Tim Anderson Really Likes to Swing

In terms of baseball etiquette and culture, Tim Anderson of the Chicago White Sox strives to be different.  He actively diverges from the traditional persona of a “baseball player” and wants to rebrand the game in order to attract a younger generation of fans.  Shockingly, in his quest to change the very essence of a game that has been played a certain way for more than a century, he faces some opposition. His most notable foe was Glenn Sparkman, the pitcher off which he launched a homerun. He then flipped (“flipped being used reluctantly) his bat a solid 15 feet.

All of this being said, Tim Anderson is more than just flips and flare.  He happens to be a really good baseball player, but reaches peak performance in his own unique manner. His stats and strategy seem to be more out of the ordinary than his attitude about the game.

The 2019 season was a good one for Anderson, far and away his best yet.  He hit a very respectable 18 bombs, drove in 56 runs, and hit over 30 doubles.  The sabermetrics back up his performance as well. He finished the year with an .865 OPS and a .363 wOBA, each in the upper echelon of the league.  His most impressive stat, however, was his astronomical .335 average, a stat in which he is leading the majors. How Anderson got to this position is what interests me.  


  Essentially, he never took pitches.


Normally, when someone begins to put together a campaign like Anderson’s, a campaign in which he was successful getting hits as well as showing some pop with a .508 SLG%, pitchers will begin to pitch around them. They typically wouldn’t give them anything to hit, and ultimately end up walking them a large portion of the time.  That’s not how it played out for Anderson. Even if you would try to walk him, he would just keep swinging.

Only three players (Jeff McNeil, Eddie Rosario, and Kevin Pillar in that order) swung at a higher clip than Anderson, his swing percentage at 58.5 with a 45.2 Swing percentage on pitches outside of the strike zone.  He had the second lowest BB percentage out of all qualified batters, walking just 2.9 times in every 100 at bats. Players have had success with such low walk rates(Eddie Rosario, Jose Abreu, and Javier Baez each having walk rates of 5.2% or less).  It is a matter of taking advantage of each at bat, and less about how you do so. Lastly comes his BB/K, the stat that many baseball experts use to analyze one’s plate discipline. The higher the BB/K, the better the batter’s eye. Clocking in at a whopping 0.14 walks per strikeout, Tim Anderson was the worst in all of baseball.  To put that into perspective, the last three batting title winners have had BB/Ks of 0.89, 0.63, and 0.83 respectively.  It is incredibly unusual for a player to hit this well while being walked so little.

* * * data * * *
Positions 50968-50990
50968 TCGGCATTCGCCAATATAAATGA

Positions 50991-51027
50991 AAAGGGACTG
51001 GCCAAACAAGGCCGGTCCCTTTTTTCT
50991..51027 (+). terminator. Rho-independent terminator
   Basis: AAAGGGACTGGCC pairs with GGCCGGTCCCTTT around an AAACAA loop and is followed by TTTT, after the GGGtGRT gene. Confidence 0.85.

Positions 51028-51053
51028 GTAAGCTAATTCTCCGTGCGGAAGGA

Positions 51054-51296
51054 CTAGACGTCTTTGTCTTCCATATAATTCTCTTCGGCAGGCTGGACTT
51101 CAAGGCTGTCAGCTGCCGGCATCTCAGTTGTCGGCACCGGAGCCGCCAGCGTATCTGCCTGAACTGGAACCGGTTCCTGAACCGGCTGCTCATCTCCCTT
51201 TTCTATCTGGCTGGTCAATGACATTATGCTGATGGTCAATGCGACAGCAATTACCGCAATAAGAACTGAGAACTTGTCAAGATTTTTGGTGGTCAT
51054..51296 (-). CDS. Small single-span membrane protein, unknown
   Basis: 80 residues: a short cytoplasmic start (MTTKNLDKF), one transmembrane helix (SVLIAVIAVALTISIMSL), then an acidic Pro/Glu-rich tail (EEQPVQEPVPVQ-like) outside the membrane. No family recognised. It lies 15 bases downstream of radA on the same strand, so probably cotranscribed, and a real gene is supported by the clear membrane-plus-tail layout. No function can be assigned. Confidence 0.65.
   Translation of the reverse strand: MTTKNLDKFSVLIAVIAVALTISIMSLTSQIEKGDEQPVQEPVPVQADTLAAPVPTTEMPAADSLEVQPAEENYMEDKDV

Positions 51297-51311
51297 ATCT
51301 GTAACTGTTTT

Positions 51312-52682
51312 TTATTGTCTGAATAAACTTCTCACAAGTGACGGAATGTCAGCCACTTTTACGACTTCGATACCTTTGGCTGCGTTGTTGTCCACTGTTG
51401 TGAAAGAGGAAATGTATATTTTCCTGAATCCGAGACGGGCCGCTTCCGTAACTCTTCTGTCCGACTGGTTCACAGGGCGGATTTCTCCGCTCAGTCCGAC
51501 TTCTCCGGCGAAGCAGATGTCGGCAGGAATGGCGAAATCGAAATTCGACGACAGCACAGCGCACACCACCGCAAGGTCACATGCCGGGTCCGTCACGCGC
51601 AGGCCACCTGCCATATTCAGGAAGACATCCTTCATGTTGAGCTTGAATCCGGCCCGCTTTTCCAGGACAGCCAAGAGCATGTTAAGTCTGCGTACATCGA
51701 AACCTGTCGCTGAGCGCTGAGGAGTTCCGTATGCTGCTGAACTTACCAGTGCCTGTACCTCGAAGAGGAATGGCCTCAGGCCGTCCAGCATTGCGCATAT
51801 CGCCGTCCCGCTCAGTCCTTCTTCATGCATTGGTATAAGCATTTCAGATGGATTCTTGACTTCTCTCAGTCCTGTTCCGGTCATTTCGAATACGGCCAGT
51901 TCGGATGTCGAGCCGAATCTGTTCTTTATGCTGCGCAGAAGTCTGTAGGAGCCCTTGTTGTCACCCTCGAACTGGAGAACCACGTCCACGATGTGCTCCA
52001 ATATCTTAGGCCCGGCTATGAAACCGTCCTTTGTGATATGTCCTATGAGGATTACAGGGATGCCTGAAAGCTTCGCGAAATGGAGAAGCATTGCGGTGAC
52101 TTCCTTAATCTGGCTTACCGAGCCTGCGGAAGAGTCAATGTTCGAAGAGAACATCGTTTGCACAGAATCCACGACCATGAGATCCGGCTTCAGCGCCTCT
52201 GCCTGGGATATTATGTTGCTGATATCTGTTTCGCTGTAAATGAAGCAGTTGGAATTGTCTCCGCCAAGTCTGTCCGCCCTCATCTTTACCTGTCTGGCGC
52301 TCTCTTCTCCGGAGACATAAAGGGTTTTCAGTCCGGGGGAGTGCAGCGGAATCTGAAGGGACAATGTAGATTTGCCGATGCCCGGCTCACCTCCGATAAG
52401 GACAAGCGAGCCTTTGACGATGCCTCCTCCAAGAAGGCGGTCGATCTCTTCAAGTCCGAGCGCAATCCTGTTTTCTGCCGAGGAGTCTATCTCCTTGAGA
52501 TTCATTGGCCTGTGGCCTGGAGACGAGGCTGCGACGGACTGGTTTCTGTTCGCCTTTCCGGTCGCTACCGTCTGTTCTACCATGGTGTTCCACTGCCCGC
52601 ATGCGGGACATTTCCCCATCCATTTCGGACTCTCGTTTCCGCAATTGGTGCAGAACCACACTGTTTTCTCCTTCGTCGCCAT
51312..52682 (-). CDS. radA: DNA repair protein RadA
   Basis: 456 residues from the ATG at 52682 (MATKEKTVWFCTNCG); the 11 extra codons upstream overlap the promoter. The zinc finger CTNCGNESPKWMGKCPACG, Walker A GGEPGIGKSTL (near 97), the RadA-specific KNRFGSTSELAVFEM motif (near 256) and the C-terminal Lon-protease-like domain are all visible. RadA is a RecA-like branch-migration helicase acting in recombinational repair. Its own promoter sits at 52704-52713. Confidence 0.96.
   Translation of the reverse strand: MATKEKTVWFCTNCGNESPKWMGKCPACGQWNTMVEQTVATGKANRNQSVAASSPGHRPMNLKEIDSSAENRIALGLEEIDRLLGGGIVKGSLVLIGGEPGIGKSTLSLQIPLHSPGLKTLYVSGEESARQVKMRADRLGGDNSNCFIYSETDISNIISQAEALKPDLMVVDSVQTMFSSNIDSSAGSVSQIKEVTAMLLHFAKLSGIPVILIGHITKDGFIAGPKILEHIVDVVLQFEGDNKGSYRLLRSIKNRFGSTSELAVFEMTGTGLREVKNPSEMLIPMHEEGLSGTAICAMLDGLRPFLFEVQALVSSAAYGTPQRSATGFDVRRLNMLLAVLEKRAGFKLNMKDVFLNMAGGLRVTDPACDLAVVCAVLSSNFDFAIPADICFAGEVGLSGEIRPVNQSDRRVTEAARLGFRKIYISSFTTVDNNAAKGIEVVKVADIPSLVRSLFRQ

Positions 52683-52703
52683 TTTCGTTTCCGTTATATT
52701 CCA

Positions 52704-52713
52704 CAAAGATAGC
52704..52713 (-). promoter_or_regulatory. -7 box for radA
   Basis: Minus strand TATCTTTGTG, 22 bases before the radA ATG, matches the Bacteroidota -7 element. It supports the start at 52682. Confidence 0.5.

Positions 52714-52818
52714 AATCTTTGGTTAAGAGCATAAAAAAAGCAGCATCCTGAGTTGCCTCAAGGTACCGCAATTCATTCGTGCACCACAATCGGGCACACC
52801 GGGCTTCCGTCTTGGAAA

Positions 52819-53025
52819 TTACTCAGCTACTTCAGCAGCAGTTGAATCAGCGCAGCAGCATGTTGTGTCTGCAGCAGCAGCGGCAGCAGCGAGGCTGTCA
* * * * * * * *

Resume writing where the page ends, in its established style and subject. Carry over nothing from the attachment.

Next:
So… how does he do it?

One place to look is his BABIP, batting average on balls in play.  Anderson was second in the MLB with a BABIP of .399, only trailing his teammate Yoan Moncada.  This means that out of every 10 balls he puts in play, about 4 of them go for a hit. This may not seem all that great to the casual fan, but it’s incredibly impressive statistically.  The difference between him and number 5 in this category, MVP front runner Christian Yelich, is almost 50 points. Many attribute this to “luck.” He happens to hit the ball where defenders don’t happen to be.  To an extent, I’m sure this is partially true. There were undoubtedly some bloop singles of his that wouldn’t have been hits many other times. But “luck” doesn’t lead to consistent performance throughout a 162-game season.  He puts up good numbers because, however outlandish his “always swing”approach is, he ultimately knows what he’s doing. He was number 8 in Oppo% in the MLB, hitting to right field about 30% of the time. If a pitch is away and off the plate, he may still swing, but he’s smart about it.  He doesn’t try to pull every pitch he sees for a homer. He will go the other way for a hit. This frequency to spray to all parts of the field takes away the ability to shift against him, which tends to be the biggest killer of BABIP. It’s not luck, it’s just good baseball.

Although unorthodox in both his on field play and off field personality, there is no denying that Tim Anderson is changing baseball.  He may not yet be a household name, but sooner or later he will be known as one of the most influential players of the new era of the game.



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